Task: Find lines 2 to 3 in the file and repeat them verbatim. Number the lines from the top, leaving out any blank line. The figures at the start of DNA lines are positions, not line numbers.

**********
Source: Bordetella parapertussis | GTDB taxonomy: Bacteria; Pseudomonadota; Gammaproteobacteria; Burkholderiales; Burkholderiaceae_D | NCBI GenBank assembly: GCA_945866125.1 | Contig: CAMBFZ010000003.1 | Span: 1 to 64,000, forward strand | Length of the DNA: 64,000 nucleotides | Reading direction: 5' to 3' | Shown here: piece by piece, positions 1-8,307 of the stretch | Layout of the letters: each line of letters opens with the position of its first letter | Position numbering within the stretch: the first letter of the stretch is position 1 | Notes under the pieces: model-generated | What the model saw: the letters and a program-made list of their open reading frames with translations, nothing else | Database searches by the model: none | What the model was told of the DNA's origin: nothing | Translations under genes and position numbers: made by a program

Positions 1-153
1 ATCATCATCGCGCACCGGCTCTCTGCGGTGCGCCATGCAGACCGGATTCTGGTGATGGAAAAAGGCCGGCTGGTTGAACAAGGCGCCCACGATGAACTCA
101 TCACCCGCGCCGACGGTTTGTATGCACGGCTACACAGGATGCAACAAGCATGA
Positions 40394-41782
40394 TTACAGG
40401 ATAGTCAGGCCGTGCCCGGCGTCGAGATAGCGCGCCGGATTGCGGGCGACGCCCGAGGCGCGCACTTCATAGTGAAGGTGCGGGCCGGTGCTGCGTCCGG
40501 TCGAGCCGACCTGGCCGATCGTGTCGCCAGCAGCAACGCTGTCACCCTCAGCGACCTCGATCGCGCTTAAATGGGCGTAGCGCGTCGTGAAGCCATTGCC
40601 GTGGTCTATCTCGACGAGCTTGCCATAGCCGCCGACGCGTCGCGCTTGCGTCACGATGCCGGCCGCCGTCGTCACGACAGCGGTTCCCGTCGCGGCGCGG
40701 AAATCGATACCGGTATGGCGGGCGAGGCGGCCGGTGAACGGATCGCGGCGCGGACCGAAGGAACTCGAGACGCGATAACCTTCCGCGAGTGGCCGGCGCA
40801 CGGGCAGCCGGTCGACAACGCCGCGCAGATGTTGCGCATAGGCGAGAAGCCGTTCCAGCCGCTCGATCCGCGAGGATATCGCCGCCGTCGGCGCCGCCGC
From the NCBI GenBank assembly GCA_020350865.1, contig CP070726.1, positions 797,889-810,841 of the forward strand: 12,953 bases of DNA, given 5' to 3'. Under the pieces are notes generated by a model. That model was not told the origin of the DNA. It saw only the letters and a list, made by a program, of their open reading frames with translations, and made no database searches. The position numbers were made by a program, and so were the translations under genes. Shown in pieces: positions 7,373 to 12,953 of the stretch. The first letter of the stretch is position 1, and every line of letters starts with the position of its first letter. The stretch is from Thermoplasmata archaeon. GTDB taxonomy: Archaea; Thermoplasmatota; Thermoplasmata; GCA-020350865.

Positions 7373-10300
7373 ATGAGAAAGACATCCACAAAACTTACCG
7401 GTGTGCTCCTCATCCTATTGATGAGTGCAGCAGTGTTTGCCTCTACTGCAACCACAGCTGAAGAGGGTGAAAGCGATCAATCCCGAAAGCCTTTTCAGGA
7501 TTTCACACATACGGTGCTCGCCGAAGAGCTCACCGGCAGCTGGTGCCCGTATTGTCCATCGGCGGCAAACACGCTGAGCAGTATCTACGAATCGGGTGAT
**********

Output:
Positions 1-153
1 ATCATCATCGCGCACCGGCTCTCTGCGGTGCGCCATGCAGACCGGATTCTGGTGATGGAAAAAGGCCGGCTGGTTGAACAAGGCGCCCACGATGAACTCA